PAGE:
Conflict Resolution Strategies for Middle School Youth

ARISE Blog, Conflict Resolution Strategies for Middle School Youth

Middle school is a time of immense growth and development and at the same time emotional turmoil in which there are peer conflicts, conflict with adults and conflicts with themselves. Here are strategies to share to help middle school at risk youth develop conflict resolution skills.


Listening :  We have two ears and one mouth. You listen to hear and gain understanding.

 Conflict is normal and can escalate

Conflict is normal and can escalate:  We all have our  own thoughts, cultures and ideas which may be different from other peoples. This may cause conflicts and it is important to learn ways that will escalate conflict making it destructive and ways to reduce conflict making it constructive.

Stop and breathe to calm down

Stop and Breathe to calm down: When one is in a conflict, the brain is controlled by the amygdala, the brain’s safety alarm system. Youth need to learn to calm down and be distanced from the conflict before responding. Taking deep breaths can calm down.

Anger is a secondary emotion

Anger is a secondary emotion: When they learn the emotion underlying the conflict, they are more able to respond constructively. For example, frustration or feelings of being disrespected can create anger and then conflict.

Think about the conflict situation that occurred

 Think about the conflict situation that occurred: Ask questions about the conflict, your reactions to it and how it could have been different resulting in different results.  

Build positive nonverbal language skills

 Build positive nonverbal language skills: People hear what we say, but also see our nonverbal gestures. Your body language gives a lot of meaning to what you are saying. This misinterpretation can cause conflict.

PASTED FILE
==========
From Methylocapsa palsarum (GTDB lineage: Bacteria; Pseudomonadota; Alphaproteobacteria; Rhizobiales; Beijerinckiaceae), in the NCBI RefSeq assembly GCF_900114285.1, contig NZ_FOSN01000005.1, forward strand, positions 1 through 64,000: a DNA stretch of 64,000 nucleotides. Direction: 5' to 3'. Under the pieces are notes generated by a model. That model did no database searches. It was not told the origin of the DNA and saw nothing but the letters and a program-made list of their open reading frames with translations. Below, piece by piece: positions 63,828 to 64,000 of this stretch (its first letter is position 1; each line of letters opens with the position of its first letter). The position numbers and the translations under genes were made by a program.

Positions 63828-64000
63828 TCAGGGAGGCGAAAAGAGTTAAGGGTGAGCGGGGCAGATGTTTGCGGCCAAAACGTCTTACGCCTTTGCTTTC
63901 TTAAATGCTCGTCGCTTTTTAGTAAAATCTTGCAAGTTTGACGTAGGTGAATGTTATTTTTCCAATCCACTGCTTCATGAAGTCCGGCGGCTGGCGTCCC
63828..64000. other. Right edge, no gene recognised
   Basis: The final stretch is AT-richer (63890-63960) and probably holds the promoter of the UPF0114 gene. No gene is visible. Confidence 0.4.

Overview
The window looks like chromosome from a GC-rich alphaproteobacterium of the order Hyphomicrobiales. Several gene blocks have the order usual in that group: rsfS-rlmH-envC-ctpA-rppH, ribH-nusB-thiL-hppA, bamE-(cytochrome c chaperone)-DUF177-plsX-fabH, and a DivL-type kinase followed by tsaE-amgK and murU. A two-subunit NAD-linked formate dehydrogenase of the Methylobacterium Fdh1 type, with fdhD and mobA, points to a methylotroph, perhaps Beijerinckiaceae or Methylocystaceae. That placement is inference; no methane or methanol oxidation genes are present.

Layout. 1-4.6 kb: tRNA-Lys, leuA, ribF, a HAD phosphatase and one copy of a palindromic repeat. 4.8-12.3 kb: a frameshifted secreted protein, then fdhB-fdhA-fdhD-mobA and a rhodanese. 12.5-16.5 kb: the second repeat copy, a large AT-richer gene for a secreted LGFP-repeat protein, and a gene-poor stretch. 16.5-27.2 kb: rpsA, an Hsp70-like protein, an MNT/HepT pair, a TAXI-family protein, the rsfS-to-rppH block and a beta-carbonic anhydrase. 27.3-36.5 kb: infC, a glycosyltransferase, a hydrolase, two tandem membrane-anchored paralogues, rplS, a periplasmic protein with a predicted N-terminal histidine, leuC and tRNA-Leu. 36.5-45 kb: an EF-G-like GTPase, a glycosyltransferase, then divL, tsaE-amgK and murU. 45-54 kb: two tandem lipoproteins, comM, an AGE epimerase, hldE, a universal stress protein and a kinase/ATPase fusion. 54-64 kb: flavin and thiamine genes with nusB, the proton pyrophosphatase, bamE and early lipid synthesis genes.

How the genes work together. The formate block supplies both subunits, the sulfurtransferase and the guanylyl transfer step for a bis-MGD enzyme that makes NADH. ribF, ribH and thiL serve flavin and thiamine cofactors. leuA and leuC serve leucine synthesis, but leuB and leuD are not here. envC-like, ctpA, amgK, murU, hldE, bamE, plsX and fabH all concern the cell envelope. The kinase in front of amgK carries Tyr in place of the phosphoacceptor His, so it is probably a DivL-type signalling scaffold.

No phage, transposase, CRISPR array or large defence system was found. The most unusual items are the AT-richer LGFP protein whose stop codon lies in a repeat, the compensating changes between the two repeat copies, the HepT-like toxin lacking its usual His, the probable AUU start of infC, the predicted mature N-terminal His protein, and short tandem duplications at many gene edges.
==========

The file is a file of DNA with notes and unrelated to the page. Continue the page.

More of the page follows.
Using “I“ instead of “You”

 Using “I“  instead of “You” :  Doing that avoids the blame game. By saying: I feel disrespected when you say or do …and I would appreciate it if you would… deescalates the situation. You are not blaming. Blaming causes the other person to come back and defend and the conflict escalates.

Learn to Question

 Learn to Question: Asking questions that clarify the conflict, so it is easier to understand. You learn the others’ point of view. If you don’t understand what the person is saying, this can result in the conflict not being resolved well.


 Journaling Let the youth write about it: Writing makes things clearer. Doing this makes things more easily understood and you get it off your mind. Doing this can calm a person.

Set your own boundaries

Set your own boundaries: We all have anger buttons. You need to tell people what ticks you off and ask someone not to do that. It is ok to tell people your boundaries in a calm manner.  This is not rude.

You don’t like everyone, and everyone does not have to like you

 You don’t like everyone, and everyone does not have to like you: You pick your friends because they are like you. Others may not be like you, but they deserve respect. Conflict is about the circumstances occurring and not the individual.

You can only control yourself

 You can only control yourself: Teens often seek unhealthy ways to gain control in situations and feelings. Teach teens that the only thing they can control is themselves.

Dealing with conflict

Dealing with conflict: - Four things to work out (a. what is the conflict, b. brainstorm solutions, c. evaluate each solution, d. choose the solution that is a win-win situation for both).

To View ARISE Life Skills lessons on Dealing with anger violence and conflict view the ARISE Life Skills for Middle School – Violence and Conflict or get the whole ARISE Life Skills for Middle School Series: